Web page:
Top Tips on How to Write a Winning Grant Application

October 27, 2016
Join us for a webinar on  Thursday, November 3rd at 1pm PT.
This informative webinar will explore successful grant-writing tips and strategies that incorporate the Botvin  LifeSkills Training  program into the TUPE grant application. Our goal is to help you be as informed as possible about the grant application process while supporting the inclusion of our program as a part of your comprehensive submission.
Space is limited. After registering, you will receive a confirmation email about joining the webinar.
California Department of Education’s  TUPE funds support health education efforts aimed at the prevention and reduction of tobacco use by youth and is funded through a competitive application process. Funding consideration is based on projects that propose to implement research-validated prevention programs like LifeSkills Training for the general student population.
Eligible Applicants: D istricts, charter schools, consortium leads, and county offices of education that serve students in grades 6-12.
Deadline: 12/16/16

ATOD Funding Alert: applications due 11/11   

October 21, 2016
Henderson County KY ASAP Local Board Accepting  Mini-Grant Applications

The Henderson County Kentucky Agency for Substance Abuse Policy will award mini-grants ranging from $2,000 – $4,000 to local agencies and groups that help support and grow Alcohol, Tobacco, and Other Drug prevention, treatment, and enforcement programs throughout the community.

The Henderson County KY ASAP Local Board will accept written proposals from applicants detailing how they would utilize grant funding.

Any local ATOD group is welcome to apply by Nov. 11, 2016. To receive a copy of the request for proposal for the Henderson County KY ASAP local board mini grant, please contact Shawna Evans at Henderson County High School, 2424 Zion Road Henderson, Ky. 42420, (270) 831-8867, or by email at

 Preparing grant applications can be a bit challenging. Botvin LifeSkills Training offers several grant application tools to help you in applying for local, state, and federal funding.

How Computer Games in the Classroom Can Teach Rx Drug Abuse Prevention

October 18, 2016

The recreational use of prescription pain relievers, stimulants and sedatives has become one of the most prevalent forms of drug abuse among youth in the United States  (World Drugs Report, 2012). This is driven primarily by an increased availability of prescription drugs. Between 1991 and 2010 prescriptions for opioids increased by 134 million (National Institute on Drug Abuse, 2011). The U.S. population has only grown by 65 million in the same amount of time, meaning for each person born two opioid scripts were administered.

There is a misconception that prescription medication is safe to takpille because a doctor has prescribed it. This can be partially attributed to the decrease in perceived harmfulness of narcotics, which has decreased 2 percent from 2010 to 2012 (Klisch, Bowling, Miller & Ramos, 2013). Researchers in the prevention field have been exploring different ways to ensure adolescents know the risks of recreational prescription drug abuse.

Incorporating computer games and e-learning teaching methods have become popular in U.S. classrooms, as they increase engagement and reflect the learning style of a more digitally savvy generation (Klisch, Bowling, Miller, & Ramos, 2013).  In a study conducted by Klisch and colleagues, 179 students played educational games teaching them about prescription drugs and prescription drug abuse. Increased awareness of the dangers associated with prescription drugs was found among students who played these computer games. A game-based e-learning program developed by Children’s Health Education Center was also associated with decreased alcohol, tobacco and other drug use as well as a decrease in misconceptions about the risks of substance abuse (Schweizer, Hayseltt, Bansal, Ronco & Schafer, 2014).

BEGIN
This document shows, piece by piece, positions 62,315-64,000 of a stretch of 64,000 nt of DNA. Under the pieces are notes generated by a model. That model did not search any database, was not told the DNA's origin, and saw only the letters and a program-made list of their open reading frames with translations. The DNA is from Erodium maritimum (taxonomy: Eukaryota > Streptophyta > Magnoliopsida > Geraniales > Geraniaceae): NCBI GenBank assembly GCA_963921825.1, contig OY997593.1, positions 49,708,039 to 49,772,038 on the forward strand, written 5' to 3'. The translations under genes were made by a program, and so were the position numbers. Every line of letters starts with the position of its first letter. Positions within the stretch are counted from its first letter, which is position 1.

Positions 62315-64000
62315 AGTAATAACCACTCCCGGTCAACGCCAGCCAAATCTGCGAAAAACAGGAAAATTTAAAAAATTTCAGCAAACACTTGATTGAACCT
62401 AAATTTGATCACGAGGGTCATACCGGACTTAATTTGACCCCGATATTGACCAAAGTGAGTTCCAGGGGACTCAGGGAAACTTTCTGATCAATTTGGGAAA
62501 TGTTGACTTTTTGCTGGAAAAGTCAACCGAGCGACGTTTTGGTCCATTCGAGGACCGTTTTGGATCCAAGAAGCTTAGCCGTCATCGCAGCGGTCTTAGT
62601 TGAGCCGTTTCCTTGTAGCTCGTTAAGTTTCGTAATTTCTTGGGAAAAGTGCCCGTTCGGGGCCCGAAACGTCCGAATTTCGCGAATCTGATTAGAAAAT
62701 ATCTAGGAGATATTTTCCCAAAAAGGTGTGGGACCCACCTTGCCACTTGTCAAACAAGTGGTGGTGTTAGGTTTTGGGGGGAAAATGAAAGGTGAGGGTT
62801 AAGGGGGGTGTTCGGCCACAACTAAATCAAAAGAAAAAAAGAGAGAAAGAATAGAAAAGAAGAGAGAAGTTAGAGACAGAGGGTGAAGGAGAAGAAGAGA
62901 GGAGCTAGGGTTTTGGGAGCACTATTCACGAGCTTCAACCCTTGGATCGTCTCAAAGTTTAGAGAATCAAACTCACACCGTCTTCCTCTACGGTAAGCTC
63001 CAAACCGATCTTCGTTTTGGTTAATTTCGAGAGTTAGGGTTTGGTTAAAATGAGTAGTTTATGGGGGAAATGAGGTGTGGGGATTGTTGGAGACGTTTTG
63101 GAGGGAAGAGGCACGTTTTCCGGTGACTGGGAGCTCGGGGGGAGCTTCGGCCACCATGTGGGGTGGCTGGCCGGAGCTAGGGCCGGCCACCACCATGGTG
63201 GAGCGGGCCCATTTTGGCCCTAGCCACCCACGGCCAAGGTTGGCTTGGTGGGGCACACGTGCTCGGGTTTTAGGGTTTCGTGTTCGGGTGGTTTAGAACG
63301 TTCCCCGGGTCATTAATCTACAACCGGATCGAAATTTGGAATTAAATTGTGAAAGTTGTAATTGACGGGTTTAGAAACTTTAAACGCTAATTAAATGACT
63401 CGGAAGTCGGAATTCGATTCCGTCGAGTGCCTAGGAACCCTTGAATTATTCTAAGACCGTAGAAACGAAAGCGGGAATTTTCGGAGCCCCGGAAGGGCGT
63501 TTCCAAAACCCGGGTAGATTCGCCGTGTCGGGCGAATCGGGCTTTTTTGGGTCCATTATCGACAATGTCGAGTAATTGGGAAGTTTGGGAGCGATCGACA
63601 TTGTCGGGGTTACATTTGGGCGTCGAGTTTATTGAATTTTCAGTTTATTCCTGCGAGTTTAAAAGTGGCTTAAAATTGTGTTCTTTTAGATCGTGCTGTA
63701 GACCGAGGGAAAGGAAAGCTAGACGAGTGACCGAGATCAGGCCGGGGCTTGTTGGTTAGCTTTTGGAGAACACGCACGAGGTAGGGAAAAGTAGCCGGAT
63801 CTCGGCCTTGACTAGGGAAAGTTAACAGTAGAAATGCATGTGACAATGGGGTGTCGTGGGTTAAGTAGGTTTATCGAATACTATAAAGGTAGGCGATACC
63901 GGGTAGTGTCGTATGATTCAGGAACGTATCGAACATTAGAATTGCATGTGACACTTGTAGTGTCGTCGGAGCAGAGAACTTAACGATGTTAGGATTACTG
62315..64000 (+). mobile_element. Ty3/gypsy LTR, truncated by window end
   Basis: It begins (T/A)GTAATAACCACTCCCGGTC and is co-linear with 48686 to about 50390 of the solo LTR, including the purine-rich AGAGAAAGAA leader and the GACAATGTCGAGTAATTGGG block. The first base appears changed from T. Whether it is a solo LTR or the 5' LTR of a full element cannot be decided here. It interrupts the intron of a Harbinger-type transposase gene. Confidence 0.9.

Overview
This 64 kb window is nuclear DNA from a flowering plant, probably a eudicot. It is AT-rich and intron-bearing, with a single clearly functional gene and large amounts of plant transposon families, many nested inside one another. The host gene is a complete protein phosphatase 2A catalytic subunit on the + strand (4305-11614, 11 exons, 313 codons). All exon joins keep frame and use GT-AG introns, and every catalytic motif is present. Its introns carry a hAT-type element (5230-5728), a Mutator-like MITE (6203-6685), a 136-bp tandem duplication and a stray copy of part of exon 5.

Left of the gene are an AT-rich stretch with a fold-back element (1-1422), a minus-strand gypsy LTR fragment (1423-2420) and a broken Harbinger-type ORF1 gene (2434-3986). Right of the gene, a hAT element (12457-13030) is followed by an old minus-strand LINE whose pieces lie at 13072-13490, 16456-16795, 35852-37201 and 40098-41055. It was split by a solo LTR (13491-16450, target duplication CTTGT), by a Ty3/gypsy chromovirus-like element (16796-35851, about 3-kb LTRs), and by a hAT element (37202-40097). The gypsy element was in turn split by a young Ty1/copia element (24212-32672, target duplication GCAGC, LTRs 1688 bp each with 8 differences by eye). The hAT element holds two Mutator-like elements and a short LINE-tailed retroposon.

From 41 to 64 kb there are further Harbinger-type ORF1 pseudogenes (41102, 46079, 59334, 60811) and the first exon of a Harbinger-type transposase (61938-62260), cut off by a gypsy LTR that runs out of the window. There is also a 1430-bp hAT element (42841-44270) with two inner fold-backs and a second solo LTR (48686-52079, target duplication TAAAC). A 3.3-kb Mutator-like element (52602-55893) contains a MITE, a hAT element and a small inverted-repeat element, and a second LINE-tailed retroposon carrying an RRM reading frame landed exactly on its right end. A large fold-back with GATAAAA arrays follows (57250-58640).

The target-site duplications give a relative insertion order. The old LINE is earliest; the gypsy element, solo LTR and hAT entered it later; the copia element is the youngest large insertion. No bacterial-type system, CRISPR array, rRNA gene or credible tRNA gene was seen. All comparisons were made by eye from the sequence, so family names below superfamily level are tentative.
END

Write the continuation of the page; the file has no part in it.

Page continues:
National Health Promotion Associates (NHPA), an internationally renowned leader in the prevention field, is currently creating new e-learning modules on prescription drug abuse for adolescents. Based on Botvin LifeSkills Training (LST), the goal of this program is to bring attention to the dangers of prescription drug abuse and misuse while teaching students skills to refuse them. This adaptation will educate youth on healthy behavioral practices as well as help to deter them from engaging in dangerous health behaviors.

Sources: World Health Organization, (2012) World Drugs Report. New York: United Nations Offices on Drugs and Crime (UNDOC).

U.S Bureau of the Census, Statistical Abstract of the United States: 1991 (111th edition). Washington, DC.

Klisch, Y., Bowling, K. G., Miller, L. M., & Ramos, M. A. (2013). The impact of science education games on prescription drug abuse attitudes among teens: A case study. Journal of Drug Education43(3), 255-275.

Schweizer, H., Hayslett, C., Bansal, N., Ronco, S., & Schafer, R. (2014). Effective alcohol, tobacco and other drug intervention and prevention using online game-based, e-learning: an evidence-informed program that works.International journal on e-learning13(3), 335-373.

Contributing Writer: Anthony Montemarano is pursuing both a Bachelor of Arts in Psychology and Master of Arts in Industrial/Organization Psychology at Iona College.


Professional Development workshop: “Teaching Marijuana Prevention”

October 5, 2016

Join us for this 2-part professional development workshop on 11/14 & 11/18 where we will:

  • Examine trends in the social & legal acceptance of marijuana in the US
  • Consider effective strategies in responding to learners
  • Develop specific responses to challenging questions that may arise in school and community education settings

Space is limited. Click here to register> MJ 11.14&18.16-1.jpg

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